London SE1 website team

St Thomas' nurse is ‘dignity champion’ for older people

The number of 'dignity champions' across the country has risen to more than 3,000. A nurse at St Thomas' describes what the role means to her.

St Thomas' nurse is ‘dignity champion’ for older people

Dignity champions, who include frontline staff, MPs and, most famously, Michael Parkinson, are volunteers who commit to make a difference to the way older people are cared for.

The TV presenter visited St Thomas' Hospital in May to launch the dignity champions scheme.

"People want, and have a right to expect, services with dignity and respect at their heart, so I am delighted that we now have over 3,000 dignity champions dedicated to ensuring that dignity and respect are central to the care people receive," says care minister Phil Hope MP.

Tina Waters is a matron in acute medicine on an elderly care ward at St Thomas' Hospital and has become one of more than 100 dignity champions across the Guy's & St Thomas' NHS Foundation Trust.

"Dignity in Care is a great opportunity to refocus on where we are going," says Tina Waters.

"It gives nurses the chance to revisit some of the things we take for granted and ask if we are getting it right – or if there are things we can do differently."

Tina decided to train as a nurse 13 years ago because she enjoys meeting new people and had a passion for caring for older people.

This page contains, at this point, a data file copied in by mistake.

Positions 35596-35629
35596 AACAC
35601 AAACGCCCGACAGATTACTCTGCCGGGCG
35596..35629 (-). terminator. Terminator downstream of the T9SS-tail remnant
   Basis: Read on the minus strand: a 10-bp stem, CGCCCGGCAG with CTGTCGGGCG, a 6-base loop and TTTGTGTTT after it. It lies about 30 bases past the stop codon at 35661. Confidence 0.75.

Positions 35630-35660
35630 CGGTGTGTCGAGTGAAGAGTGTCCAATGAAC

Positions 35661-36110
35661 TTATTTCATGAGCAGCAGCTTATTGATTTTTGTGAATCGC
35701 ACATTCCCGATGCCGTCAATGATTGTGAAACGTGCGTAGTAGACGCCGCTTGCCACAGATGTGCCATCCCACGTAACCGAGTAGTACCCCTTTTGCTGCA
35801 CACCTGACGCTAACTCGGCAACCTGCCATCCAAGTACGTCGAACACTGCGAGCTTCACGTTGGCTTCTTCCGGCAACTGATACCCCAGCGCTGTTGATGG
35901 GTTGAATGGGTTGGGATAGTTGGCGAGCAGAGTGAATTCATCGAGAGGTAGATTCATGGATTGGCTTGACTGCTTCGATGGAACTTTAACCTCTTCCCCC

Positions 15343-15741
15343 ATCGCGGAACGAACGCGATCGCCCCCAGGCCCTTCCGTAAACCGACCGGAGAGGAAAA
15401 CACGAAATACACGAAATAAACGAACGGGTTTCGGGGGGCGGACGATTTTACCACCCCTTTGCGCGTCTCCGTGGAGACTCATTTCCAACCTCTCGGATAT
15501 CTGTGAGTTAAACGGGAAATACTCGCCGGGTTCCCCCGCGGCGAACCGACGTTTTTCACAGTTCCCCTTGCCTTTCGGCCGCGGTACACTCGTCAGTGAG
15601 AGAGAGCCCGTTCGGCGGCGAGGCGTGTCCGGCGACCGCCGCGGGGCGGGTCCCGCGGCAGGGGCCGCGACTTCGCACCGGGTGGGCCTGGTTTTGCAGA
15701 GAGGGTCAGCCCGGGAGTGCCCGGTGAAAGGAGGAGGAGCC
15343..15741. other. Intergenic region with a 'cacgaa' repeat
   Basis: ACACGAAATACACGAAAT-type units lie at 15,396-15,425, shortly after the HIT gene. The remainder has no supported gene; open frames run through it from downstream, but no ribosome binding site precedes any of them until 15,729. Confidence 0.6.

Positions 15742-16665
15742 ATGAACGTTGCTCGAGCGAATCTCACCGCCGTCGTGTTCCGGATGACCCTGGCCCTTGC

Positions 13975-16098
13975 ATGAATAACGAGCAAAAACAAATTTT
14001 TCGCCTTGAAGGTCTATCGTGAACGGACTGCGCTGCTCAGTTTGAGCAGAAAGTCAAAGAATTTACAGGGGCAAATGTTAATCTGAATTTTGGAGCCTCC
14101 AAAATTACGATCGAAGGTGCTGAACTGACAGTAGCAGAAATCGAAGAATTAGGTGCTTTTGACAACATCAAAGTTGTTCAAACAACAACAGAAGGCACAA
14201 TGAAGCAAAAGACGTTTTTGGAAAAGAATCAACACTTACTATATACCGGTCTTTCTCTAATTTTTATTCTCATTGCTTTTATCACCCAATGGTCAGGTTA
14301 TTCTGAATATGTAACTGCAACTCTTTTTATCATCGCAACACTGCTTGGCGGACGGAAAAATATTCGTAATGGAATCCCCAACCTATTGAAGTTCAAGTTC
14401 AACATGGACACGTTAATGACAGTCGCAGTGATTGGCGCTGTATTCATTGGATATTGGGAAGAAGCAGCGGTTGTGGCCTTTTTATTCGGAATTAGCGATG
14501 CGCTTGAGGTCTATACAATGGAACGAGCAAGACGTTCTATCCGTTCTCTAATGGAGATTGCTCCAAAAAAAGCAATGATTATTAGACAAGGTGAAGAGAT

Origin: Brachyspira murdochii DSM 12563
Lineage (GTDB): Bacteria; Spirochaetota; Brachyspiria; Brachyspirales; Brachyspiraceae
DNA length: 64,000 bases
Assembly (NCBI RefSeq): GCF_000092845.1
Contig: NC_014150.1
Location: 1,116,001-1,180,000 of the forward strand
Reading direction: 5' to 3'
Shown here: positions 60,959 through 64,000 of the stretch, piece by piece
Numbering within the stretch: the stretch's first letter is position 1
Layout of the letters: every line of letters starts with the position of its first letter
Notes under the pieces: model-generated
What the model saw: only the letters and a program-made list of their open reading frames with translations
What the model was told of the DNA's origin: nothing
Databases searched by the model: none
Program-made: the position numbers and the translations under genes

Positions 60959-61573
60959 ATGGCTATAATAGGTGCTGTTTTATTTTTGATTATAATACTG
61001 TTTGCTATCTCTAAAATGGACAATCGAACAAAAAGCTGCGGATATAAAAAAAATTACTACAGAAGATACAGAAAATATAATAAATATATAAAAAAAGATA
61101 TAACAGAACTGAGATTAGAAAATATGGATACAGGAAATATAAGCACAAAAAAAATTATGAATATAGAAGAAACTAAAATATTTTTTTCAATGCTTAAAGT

"As a nurse you are in a privileged position. You see people during some of the most vulnerable times of their lives and your role is to help them. It's something people remember you for.

"If you mention dignity, people often think about single sex wards but it encompasses everything.

"Nursing skills are very diverse – a theatre nurse has a totally different job to that of a ward nurse or someone in A&E, but we all need to be able to treat patients with care and respect. It's meaningful for everyone.

"A change in culture is taking place in the hospital because of the push on dignity, as people reflect on what they do.

"On a day-to-day basis, I make sure I talk to patients and their relatives and talk through any issues. My role also allows me to coach and advise more junior staff about how dignity can be encompassed into all nursing, whether it be helping a patient with their medication to assisting someone with their hygiene needs.

"In health care, everyone is working under quite stressful conditions and we need strong relationships to work well together. Whether you are nurse, doctor, receptionist or surgeon, we need to improve the way we work with each other to get the best for the patients. Putting dignity at the heart of all care has been a good reminder that we need to treat everyone with respect – our colleagues, patients and their relatives."

The SE1 website is supported by people like you

This article on a map


Keep up with SE1 news

We have three email newsletters for you to choose from:

Proud to belong to

Independent Community News Network